*TABLE OF CONTENTS* [link](https://cardsrealm.com/articles/607)(1. Threat Assessment) 2. Game Scenarios 3. Archetypes *GAME SCENARIOS* This time, we will exemplify the principles discussed in the previous article with decisions made during actual matches. • *1st scenario* [image](https://static.cardsrealm.com/images/uploads/1579221467.jpeg) - *Player A* had a slow *development* and was trying to gradually create *board presence* due to decks with mass removals in the match. - *Player B* spent the first few rounds managing their hand, trying to gather 7 mana necessary to their win condition while controlling the pace of the other decks. - *Player C* tried to gather *card advantage* in the early game using his commanders. He also used *tutors* to search for answers and missing pieces for his combo. - *Player D* quickly achieved 12 mana with his [card](Dockside Extortionist) and was ready to engage in the next turn. *Board state:* A: Some *mana dorks*, the commander and 1 mana. B: Commander, some artifacts and 0 mana. C: Mana dorks, [card](Jace, Wielder of Mysteries) (Lab-Jace), commanders and 6 mana. D: [card](Dockside Extornionist) and 12 mana. In the 5th turn, *Player B* put a piece of his combo at the top of his library with [card](Mystical Tutor). He used this instant on his own turn because the other players didn't have much mana, although *Player C* had a [card](Jace, Wielder of Mysteries) (Lab-Jace) on the battlefield. *Player C* then used his Jace, forcing *Player B* to cast a draw spell at *instant speed* so as not to lose his combo piece. In response, *Player C* used [card](Vampiric Tutor) to put a piece of his [card](Protean Hulk) combo on the top of his library and draw it with Jace. *Player C* ended his turn with [card](Jace, Wielder of Mysteries), [card](Sylvan Safekeeper) and 6 mana. On *Player D*'s turn (while *Player B* had no mana), he cast [card](Obliterate), sacrificing his Treasure tokens in order to gather enough mana to play his commander. With the mana generated, *Player C* cast [card](Flash) before switching phases and then *wins the match.* - *Analysis:* *Player B* used a tutor to gather his combo piece even though he knew he would need resources to defend it. He also tried to execute his game plan *without taking into account his opponents' capabilities*, probably because he didn't know much about his decks. *Player D* lost the game because he *didn't recognize imminent threats* from other decks, probably due to a lack of knowledge about the format. He also failed in changing his *game plan* in the presence of said threats. • *2nd scenario* [image](https://static.cardsrealm.com/images/uploads/1579222546.jpeg) - *Player A* had a quick development with the help of *mana rocks* and slowed *Player C* (which was the fastest deck) with the help of disruptive elements from the other players. - *Player B* had a slower development and could not commit to the development of his *board* due to the threat of [card](Flash) + [card](Protean Hulk) that *Player C* presented. - *Player C* had a good development with the use of mana dorks and was using the commander to obtain *card advantage* until he was delayed by a *board wipe*. - *Player D* didn't have permanents that affected the game until his commander was on the field, except for a [card](Howling Mine) that was destroyed by *Player A* (who didn't want others drawing more cards). *Board state:* A: Some mana rocks, [card](Karn, the Great Creator), [card](Teferi, Time Raveler) and 12 mana. B: Commander and 6 mana. C: [card](Thrasios, Triton Hero), [card](Noble Hierarch), [card](Sylvan Safekeeper) and 6 mana. On his hand, he had a [card](Jace, Wielder of Mysteries) (Lab-Jace), [card](Demonic Consultation) and [card](Veil of Summer). D: were using a deck with few interactions and so his board and hand did not effectively affect the game. *Player A* managed to lead the game with the ability to play at *instant speed* and due to the acceleration he achieved in the *early game*, on top of using an off-meta deck, which was mistakenly ignored. With [card](Teferi, Time Raveler) preventing other players from finding answers and the ability to develop his board even further on *Player D's* end-step, it was clear that the game needed to be resolved quickly. *Player B's* hand consisted only of a bounce spell, which would not be effective against *Player A's* [card](Raff Capashen, Ship's Mage), as he could recast his permanents. In the end, *Player B* spent the turn expecting the worst. *Player C* needed [card](Veil of Summer)'s protection to execute his game plan, but *Player A's* [card](Teferi, Time Raveler) wouldn't let them cast it. So, *Player C* tried to force *Player A's* interaction by attacking Teferi with two creatures. *Player A* blocked one of the creatures but had to cast [card](Teferi's Protection) so as not to lose Teferi. With *Player A* out of the picture, *Player C* cast [card](Jace, Wielder of Mysteries) and [card](Demonic Consultation). However, *Player B* had two removals, and so [card](Veil of Summer) was not the enough to protect Jace. On *Player A's* turn, he cast [card](Knowledge Pool) to lock the other players with Teferi. After a board wipe, the other players *conceded.* - *Analysis:* *Player A* almost lost the game due to a conservative move and *Player B* had to use his responses to stop *Player C*. *Player C* tried to end the game early because he didn't think the situation would get any better (and it didn't). *Player D*, in addition to not interacting with other players' threats, provided an additional draw with [card](Howling Mine). This kind of strategy can backfire, as giving cards to your opponents isn't the best option. In short, many resources in this match were misallocated and key decisions were ignored until they could no longer be resolved. • *3rd scenario* [image](https://static.cardsrealm.com/images/uploads/1579222838.jpeg) - *Player A* and *Player D* both spent the early game trying to use mana dorks to accelerate his strategies, trying to clutch the game quickly with an infinite mana combo, as *Player B* and *Player C* would stabilize during the *late game*. - *Player B* and *Player C*, on the other hand, spent the early game resolving specific threats from *Player A* and *Player D* while trying to *ramp* his mana and gather card advantage. - After some clashes, *Player A* and *Player D* could no longer keep up with the game and so the match would be decided between *Player B* and *Player C*. *Board state:* A: Some mana dorks and 0 mana. B: More than 20 mana. C: Commander, [card](Counterbalance) and more than 10 mana. D: Mana dorks and 1 mana. *Player B* had access to more than 20 mana per turn (thanks to Urborg-Coffers and Mana Doublers) and was expecting a loophole to win with [card](Exsanguinate). *Player C* was trying to use [card](Rashmi, Eternities Crafter) with [card](Capsize)'s buyback ability so he could draw even more cards. Following some stalemate turns, *Player C* had a [card](Peregrine Drake) + [card](Deadeye Navigator) combo in hand, but waited until he had more cards than *Player B*, so he could answer all his removals. After a few more turns, *Player C* used [card](Gitaxian Probe) to find out if it was possible to outplay *Player B's* removals. However, *Player B* had a [card](Sudden Death) in hand (a removal with *split second*). *Player C* then cast [card](Brainstorm) to put [card](Capsize) on top of the deck, which allowed them to use [card](Counterbalance)'s effect to counter *Player B's* [card](Sudden Death), as both Sudden Death and Capsize had the same converted mana cost. After casting [card](Delay), [card](Dispel) and triggering [card](Counterbalance), *Player C* managed to play his [card](Peregrine Drake) + [card](Deadeye Navigator) combo and *proceed to win* with [card](Stroke of Genius). - *Analysis:* If *Player C* was impatient, he would have lost his only combo and possibly the entire match. However, he identified that it was up to *Player B* to *take initiative* and moved aggressively only after being confident that victory could be obtained. • *4th scenario* [image](https://static.cardsrealm.com/images/uploads/1579223045.jpeg) This match can be found in the 1st episode of the 3rd season of Laboratory Maniacs . - *Player A* had an explosive start with [card](Mana Vault) in his 1st turn, an uncounterable [card](The Gitrog Monster) in his 2nd turn and a [card](Bazaar of Baghdad) shortly after. - *Player B* spent the first few turns developing his board and responding to *Player A's* Gitrog with a [card](Gilded Drake), a solution that was circumvented by *Player A* using his newly purchased [card](Homeward Path). - *Player C* had a slower start and used one of his responses to slow *Player D*, knowing that Zur is also an explosive deck. - *Player D* had one of his acceleration pieces countered but found an opening to try to clutch the game. After a [card](Timetwister) cast by *Player C* and a [card](Chain of Vapor) that cleared much of the field (17:20 in the video ), the players used the next cycle to rebuild his boards. After an attempt of a *end step sculpt* by *Player A* and a [card](Vampiric Tutor) cast by *Player D*, we have the following: *Board state:* A: Commander, [card](Homeward Path) (in the field) and [card](Life from the Loam) (in hand). B: [card](Gilded Drake), [card](Mystic Remora), [card](Exploration), [card](Carpet of Flowers) and 3 mana. C: [card](Grim Monolith), [card](Rhystic Study) and 5 mana. D: [card](Sensei's Divining Top) and 5 mana. *Player D* then cast a [card](Laboratory Maniac) followed by a [card](Demonic Consultation). Although *Player B* has [card](Mystic Remora) and *Player C* has [card](Rhystic Study) (both with enough mana to cast them), *Player D* thought it was a good time to try to win the game. The game was starting to get out of reach for *Player D*, since the other decks had lots of *card advantage*. The result of the interaction (which was admitted as "greedy" by *Player D*) can be seen in the episode. Spoilers, though: *Player D* was stopped by a simple [card](Chain of Vapor). - *Analysis:* The mistake here was not to ignore the other decks at the table, or even not knowing how to assess threats. Rather, *Player D* failed in trying to end the game without having any sort of protection against other players' interactions. • *5th scenario* [image](https://static.cardsrealm.com/images/uploads/1579223244.jpeg) This match can be found in the 2nd episode of the 3rd season of Laboratory Maniacs . - *Player A* cast in his 1st turn a piece of the *Stax* strategy ([card](Grafdigger's Cage)) that affected two other decks. Then, he spent the next turns only presenting answers. - *Player B* cast a mana dork in his 1st turn and [card](Aven Mindcensor) in his 2nd (another Stax piece instead of his commander). - *Player C* was *setback* due to the Aven Mindcensor cast by *Player B*. - *Player D* started very slowly and cast another piece of Stax ([card](Cursed Totem)) in turn 2. *Board state:* A: [card](Grafdigger's Cage) and 3 (blue) mana. B: [card](Noble Hierarch), [card](Aven Mindcensor) and 3 mana. C: [card](Mox Opal) and 1 mana. D: [card](Cursed Totem), [card](Mox Opal) and 0 mana. *Player B* had his [card](Tymna the Weaver) countered by *Player A* (12:20 in the video ). The battlefield contained 3 pieces of Stax, where 2 of them hijacked *Player B's* original plan ([card](Flash) + [card](Protean Hulk)). - *Analysis:* *Player B's* reasoning was to use the commander as a *card advantage engine* while he were unable to remove Stax's pieces. However, *Player A* thought that in a slower game Tymna would lead in *card advantage* and surprised *Player B* with a [card](Counterspell). • *6th scenario* [image](https://static.cardsrealm.com/images/uploads/1579223367.jpeg) This match can be found in the uncut episode of the 3rd season of Laboratory Maniacs . - *Player A* had a quick development, as is usual for a *Food Chain* deck, and spent the first few turns using tutors to gather pieces for his win condition. - *Player B* had a slower development, as is customary for a control deck, and used his turns to ramp his mana and cast his commander. The commander choice here is notable as it represents the *card advantage* he will attempt to establish throughout the game (12:42 in the video ). - *Player C* spent his early game interacting (stopping *Player A's* multiple attacks) and casting a [card](Mystic Remora). - *Player D* had a slow start and maintained the burden of interaction on *Player B* and *Player C*, as he were last on priority (this can be seen by *Player D's* starting hand at 2:13 ). *Board state:* A: [card](Noble Hierarch) and 1 mana. B: [card](Birds of Paradise), [card](Vial Smasher the Fierce) and 3 mana. C: [card](Mystic Remora) and 0 mana. D: [card](Sensei's Divining Top) and 1 mana. *In this case, it's worth mentioning the previous moves:* A: Resolved two tutors, had a tutor canceled, cast a [card](Silence) and was unable to win the game after a bounce spell on [card](Noble Hierarch). B: Cast an acceleration piece and the commander, which was tapped before *Player A's* third turn. C: Cast a [card](Mystic Remora) and only interacted with *Player A.* D: Cast a [card](Sensei's Divining Top) but had no acceleration pieces or card advantage. This play didn't directly affect the end of the game, but it would have changed the course of the game if it had been different. *Player B* casts a [card](Keen Sense), trying to establish a card advantage engine. *Player D* casts a [card](Swords to Plowshares) on [card](Vial Smasher the Fierce), trying to prevent *Player B* from developing. The discussion between the players follows (it can be heard at 12:42): D: I'll cast a Swords to Plowshares, targeting Vial Smasher. B: Please, reconsider. Luke (A) probably has a Food Chain in his hand. Are you sure you want to do that? D: Yeah. You still have 3 mana. Cameron (C) has 10 cards and is not that fast a deck. Slow decks win by baiting foolhardy like me into not let them use his engines early and bridging it to the late game. I've lost to Cameron on Tasigur enough to know that, yes, you do, in fact, kick the control player in the first couple turns, otherwise you lose. B: You are playing a dangerous game. D: Aha. If I lose to Luke (A), I lose to Luke (A). I can still just lose to you because you have a Keen Sense. I'm not winning in neither of those cases. I don't care who I lose to, I'd rather win. B: There is a good chance that you might not win because of it. D: There is a good chance that you should be saving your 3 mana for a counterspell then. B: What if I don't? D: Well, then. That's your punt, not mine. - *Analysis:* *Player D's* reasoning was proven correct, given the outcome of the game. It is interesting to note that *Player B* was forced to spend resources to establish a way to unite his early game with his late game. *Player B* also acted correctly, as he needed to ensure that his game plan would be executed, even in the presence of *Player A's* threat. Overall, great assessment made by *Player D* on the positions of each player in the match. Further reading (spoiler) and a centralized PDF (in Portuguese): https://github.com/kaylani2/cedh-ta *REFERENCES*  L. Maniacs, “S3 episode 1: Gitrog combo vs tasigur control vs chain veil teferi vs shimmer zur cedh gameplay.” https://www.youtube.com/watch?v=d5Dlbw0suXo, 2019.  L. Maniacs, “S3 episode 2: Breya consult vs shuffle hulk vs divergent control vs niv-mizzet parun cedh gameplay.” https://www.youtube.com/watch?v=Xwk0jZIijYI, 2019.  L. Maniacs, “S3 uncut: Food chain tazri vs 4 color rashmi vs inalla wizards vs e man cedh gameplay.” https://www.youtube.com/watch?v=Hz-hXKlSnxQ, 2019.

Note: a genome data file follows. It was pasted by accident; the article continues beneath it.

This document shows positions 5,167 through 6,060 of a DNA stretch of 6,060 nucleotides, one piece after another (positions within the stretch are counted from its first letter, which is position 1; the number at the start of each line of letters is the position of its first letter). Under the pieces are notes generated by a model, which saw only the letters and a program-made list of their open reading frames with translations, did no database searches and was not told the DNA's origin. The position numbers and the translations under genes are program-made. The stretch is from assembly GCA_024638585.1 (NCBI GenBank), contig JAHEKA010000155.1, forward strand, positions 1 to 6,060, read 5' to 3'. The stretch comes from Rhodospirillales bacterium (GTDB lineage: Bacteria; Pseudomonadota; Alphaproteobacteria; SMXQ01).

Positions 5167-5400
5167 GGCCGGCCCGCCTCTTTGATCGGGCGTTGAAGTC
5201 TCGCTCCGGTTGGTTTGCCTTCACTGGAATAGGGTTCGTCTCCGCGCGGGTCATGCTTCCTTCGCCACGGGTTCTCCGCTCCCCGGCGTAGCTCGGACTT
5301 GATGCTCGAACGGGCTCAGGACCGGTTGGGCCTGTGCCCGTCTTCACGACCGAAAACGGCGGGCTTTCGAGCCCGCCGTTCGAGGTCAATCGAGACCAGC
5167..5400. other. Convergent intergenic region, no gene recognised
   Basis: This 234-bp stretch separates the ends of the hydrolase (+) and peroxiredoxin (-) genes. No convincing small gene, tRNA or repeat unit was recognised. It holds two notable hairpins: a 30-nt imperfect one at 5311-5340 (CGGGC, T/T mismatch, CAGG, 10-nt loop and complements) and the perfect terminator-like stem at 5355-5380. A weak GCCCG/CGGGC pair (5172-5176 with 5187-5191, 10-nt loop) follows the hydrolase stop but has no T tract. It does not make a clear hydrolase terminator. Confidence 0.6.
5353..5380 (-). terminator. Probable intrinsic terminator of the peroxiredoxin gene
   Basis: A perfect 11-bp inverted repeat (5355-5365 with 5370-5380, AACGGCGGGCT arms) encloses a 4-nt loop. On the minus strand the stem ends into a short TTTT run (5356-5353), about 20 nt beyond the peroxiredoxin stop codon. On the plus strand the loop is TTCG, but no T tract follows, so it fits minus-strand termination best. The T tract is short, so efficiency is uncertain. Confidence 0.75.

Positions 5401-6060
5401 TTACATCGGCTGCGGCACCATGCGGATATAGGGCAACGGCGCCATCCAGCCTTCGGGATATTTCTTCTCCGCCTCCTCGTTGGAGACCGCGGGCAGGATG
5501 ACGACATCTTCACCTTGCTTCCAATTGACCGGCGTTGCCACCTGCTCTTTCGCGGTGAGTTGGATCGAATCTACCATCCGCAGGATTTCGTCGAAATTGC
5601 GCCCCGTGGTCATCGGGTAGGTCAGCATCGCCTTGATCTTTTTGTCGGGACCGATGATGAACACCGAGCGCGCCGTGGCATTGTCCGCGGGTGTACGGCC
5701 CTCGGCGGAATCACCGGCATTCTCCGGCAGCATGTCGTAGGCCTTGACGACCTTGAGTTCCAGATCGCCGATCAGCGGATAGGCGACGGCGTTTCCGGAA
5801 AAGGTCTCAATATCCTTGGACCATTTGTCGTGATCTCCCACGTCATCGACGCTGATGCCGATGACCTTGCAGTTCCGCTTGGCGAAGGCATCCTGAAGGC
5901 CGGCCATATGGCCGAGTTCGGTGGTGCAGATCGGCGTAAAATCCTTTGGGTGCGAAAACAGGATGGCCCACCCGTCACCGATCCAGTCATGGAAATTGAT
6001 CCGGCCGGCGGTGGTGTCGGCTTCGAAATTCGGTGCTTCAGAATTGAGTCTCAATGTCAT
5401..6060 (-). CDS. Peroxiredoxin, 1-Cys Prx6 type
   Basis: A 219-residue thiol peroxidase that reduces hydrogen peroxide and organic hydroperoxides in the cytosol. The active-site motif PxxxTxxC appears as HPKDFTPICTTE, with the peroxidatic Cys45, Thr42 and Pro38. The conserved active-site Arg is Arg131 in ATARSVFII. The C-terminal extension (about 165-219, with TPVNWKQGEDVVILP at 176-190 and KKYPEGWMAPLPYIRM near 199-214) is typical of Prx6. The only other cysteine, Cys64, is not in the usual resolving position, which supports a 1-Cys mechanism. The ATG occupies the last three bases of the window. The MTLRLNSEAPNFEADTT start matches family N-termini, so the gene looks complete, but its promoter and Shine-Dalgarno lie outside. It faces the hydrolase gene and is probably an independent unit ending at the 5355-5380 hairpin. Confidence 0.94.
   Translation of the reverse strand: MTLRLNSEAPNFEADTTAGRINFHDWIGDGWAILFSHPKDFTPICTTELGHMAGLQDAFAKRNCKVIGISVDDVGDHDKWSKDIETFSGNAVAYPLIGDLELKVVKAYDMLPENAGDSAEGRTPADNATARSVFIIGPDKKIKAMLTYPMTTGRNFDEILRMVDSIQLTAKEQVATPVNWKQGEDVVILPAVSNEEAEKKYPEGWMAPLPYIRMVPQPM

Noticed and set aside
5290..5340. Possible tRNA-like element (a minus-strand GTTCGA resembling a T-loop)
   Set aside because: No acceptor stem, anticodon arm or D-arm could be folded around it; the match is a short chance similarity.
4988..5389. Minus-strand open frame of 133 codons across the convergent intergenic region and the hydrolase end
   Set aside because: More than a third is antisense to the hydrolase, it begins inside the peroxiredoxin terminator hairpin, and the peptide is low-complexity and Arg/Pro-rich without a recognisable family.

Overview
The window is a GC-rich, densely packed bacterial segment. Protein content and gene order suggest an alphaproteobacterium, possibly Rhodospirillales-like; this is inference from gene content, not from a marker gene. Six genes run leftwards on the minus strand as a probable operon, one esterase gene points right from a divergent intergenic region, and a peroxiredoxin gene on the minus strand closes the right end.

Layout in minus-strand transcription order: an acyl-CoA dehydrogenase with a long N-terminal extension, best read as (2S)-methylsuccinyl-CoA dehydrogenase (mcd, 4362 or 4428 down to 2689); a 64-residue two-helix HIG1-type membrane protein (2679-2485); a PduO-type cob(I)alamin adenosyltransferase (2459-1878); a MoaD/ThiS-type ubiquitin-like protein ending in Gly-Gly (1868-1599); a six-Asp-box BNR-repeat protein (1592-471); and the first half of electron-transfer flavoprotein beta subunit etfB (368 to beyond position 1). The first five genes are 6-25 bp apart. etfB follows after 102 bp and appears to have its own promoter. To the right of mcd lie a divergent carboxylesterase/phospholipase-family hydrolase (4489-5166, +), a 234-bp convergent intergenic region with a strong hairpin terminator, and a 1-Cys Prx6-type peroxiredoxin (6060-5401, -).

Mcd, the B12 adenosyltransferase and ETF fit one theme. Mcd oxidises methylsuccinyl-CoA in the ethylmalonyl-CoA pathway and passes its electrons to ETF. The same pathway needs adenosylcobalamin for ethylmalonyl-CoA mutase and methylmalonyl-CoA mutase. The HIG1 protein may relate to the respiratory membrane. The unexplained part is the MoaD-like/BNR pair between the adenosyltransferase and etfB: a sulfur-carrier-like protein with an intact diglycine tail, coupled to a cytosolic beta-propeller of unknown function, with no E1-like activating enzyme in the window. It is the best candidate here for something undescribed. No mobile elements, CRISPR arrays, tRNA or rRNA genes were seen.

Hey, guys! o/ This is Ari and today I will continue this series about creature types featured in Magic. Today I will talk about *faeries*. Fairies are present in several tales we know, and also present in the folklore and mythology of some countries. The word *fairy* originated from the Latin word "fatum", which means *destiny*. This is due to the stories and popular tales where the fairies rule the destiny of men with their magic wands. In Magic, we use the archaic spelling, *faerie*. These creatures are usually represented with a light and small appearance, on top of having wings. They are only a foot tall (sometimes, even smaller) and are known to have a *taste for mischief*. Although they generally use their small forms and illusion spells to get rid of their enemies, they can still fight extraordinarily well when needed. The first faeries that appeared in Magic were associated with the *green* color and varied in appearance. [card](Scryb Sprites) was the first card to bear this type and was introduced in the Alpha edition. [image](https://static.cardsrealm.com/images/cartas/en/lea-limited-edition-alpha-scryb-sprites-215.jpg) Still representing the green color, [card](Faerie Noble) was the first lord of the faeries, launched in 1995 in the *Homelands* expansion. [image](https://static.cardsrealm.com/images/cartas/en/me3-masters-edition-iii-faerie-noble-117.jpg) Eventually, *Noble* and *Pixie-Queen* subtypes were incorporated into the *Faerie* type (although this is no longer true for Noble). The *Ouphe* subtype is used instead when we're talking about creatures that aren't small and do not have wings. For instance, [card](Shelkin Brownie) used to be a Faerie, while [card](Fyndhorn Brownie) used to be Brownie, and now both are considered *Ouphes*. Nowadays, faeries are represented mainly by the *blue* and *black* colors. More recently, though, *Throne of Eldraine* introduced us to *white* faeries. But before we talk about that, let's get to know a little more about faeries in the other planes of the *Multiverse*. In *Dominaria* we have [card](Fire Sprites), who are faeries that are able to cast fire spells, as well as being enveloped in a fire aura. It is unknown from which plane came the legendary faerie *Rubinia Soulsinger*, but her great ability to influence others to join her cause needs no introduction, as even the most powerful warrior readily surrenders to her. [image](https://static.cardsrealm.com/images/cartas/en/cma-commander-anthology-rubinia-soulsinger-191.jpg) Faeries from the plane of *Ravnica* are known for their malicious pranks and the inhabitants of the plane have become accustomed to their antics. There, they are also famous for *hunting trolls*. [image](https://static.cardsrealm.com/images/cartas/en/rtr-return-to-ravnica-faerie-impostor-39.jpg) In *Alara*, faeries were found most often in the *Esper shard*. These faeries had metallic wings and feet similar to their hands, which make them excellent mechanists. [image](https://static.cardsrealm.com/images/cartas/en/ddf-duel-decks:-elspeth-vs-tezzeret-faerie-mechanist-54.jpg) So far, the most relevant plane for this type had been *Lorwyn*, which was introduced to us way back in 2007. Faeries are everywhere in *Lorwyn*. Like bees collecting pollen, they are capricious, malicious, and often seen as a nuisance for most of the races in this plane. Their antics are generally harmless, but always irritating and embarrassing. Their lives are extremely short, but they live them to the fullest, constantly looking for new tricks to alleviate their boredom. The faeries of this plane live in small groups called *cliques*. The notorious *Vendilion Clique* is formed by siblings *Veesa, Endry and Iliona*. Iliona is slightly older, and also their leader. [image](https://static.cardsrealm.com/images/cartas/en/mor-morningtide-vendilion-clique-55.jpg) Although these little creatures seem to be unpredictable, they obey their queen's wishes. They are instructed to invade and steal dreams for the benefit of *Oona, Queen of the Fae*. It is said that Oona's magic is responsible for keeping Lorwyn in *eternal midsummer*. All the faeries on the plane originated from her. The queen and mother of the fae lives in isolation and sees the world through the *dreams* that her faeries bring her. Oona was one of the few creatures capable of maintaining her memories even after the *Great Aurora*. [image](https://static.cardsrealm.com/images/cartas/en/shm-shadowmoor-oona-queen-of-the-fae-172.jpg) The Great Aurora was an event that transformed Lorwyn's plan into *Shadowmoor*, a dark and distorted version of the old plane. In Shadowmoor, faeries were the only race that did not undergo changes in their characteristics. By keeping her memory, Oona became even more powerful. As an honorable mention (still in the plane of Lorwyn), there is a legendary faerie called *Wydwen the Biting Gale*. Wydwen is mysterious, comes and goes as she wishes and does not live in cliques like other faeries. Much about her is still unknown, as she is not mentioned in any Lorwyn book. [image](https://static.cardsrealm.com/images/cartas/en/lrw-lorwyn-wydwen-the-biting-gale-253.jpg) We just lived an adventure in *Eldraine*, a historic land of castles and magic, filled with treacherous faeries. But, just like the dishonest creatures and attractive spells that hide in the shadows, this world is not all that it seems. Most of Eldraine's faeries are opposed to the five courts, but there are beneficial faeries on that plane (a rare sight, huh?). [image](https://static.cardsrealm.com/images/uploads/1569803288.png) *Mark Rosewater* (head designer for MtG) believes Eldraine has the first beneficial Faeries of Magic. *Throne of Eldraine* also introduced decks designed for the *Brawl* format. There are 4 decks, and lovers of the faerie type can pick the *Faerie Schemes* deck, led by [card](Alela, Artful Provocateur). [image](https://static.cardsrealm.com/images/uploads/1569803360.jpg) [deck](15631) Eldraine also introduces us to *Oko*, a shapeshifter Planeswalker who appears to be both charismatic and presumptuous, a mysterious, intelligent and conceited figure. [image](https://static.cardsrealm.com/images/uploads/1569803426.jpg) According to *Nic Kelman*, who is one of the writers responsible for bringing these characters to life, Oko came from a plane ruled by faeries who believed in a unified society. This ruling class of faeries decided that, for the greater good, their beloved pranks should be suppressed in order to create a perfect society - but for Oko, who was born with incredible shapeshifting skills, this new culture was against everything he believed in, and calling himself a speaker of truth, Oko opposed all this hypocrisy. However, he ended up being subjected to magical procedures to suppress his powers, but these procedures only succeeded in *igniting his spark*. We can imagine that it was a terrible experience for him and that it would make it almost impossible for him to trust someone again - especially those in positions of authority. And so, speaking of positions of authority, we can already imagine that Oko would not be at ease in Eldraine, and to disrupt the peace of the courts, Oko planned to eliminate the *High King* himself. That's all for today, and if you want to know more about the history of Eldraine, consider buying the official e-book: *Throne of Eldraine: The Wildered Quest*. I hope you enjoyed this article!! Let's talk more about faeries in the comments? You can also leave your suggestions for which type I should cover next! Thank you very much for reading and until the next time!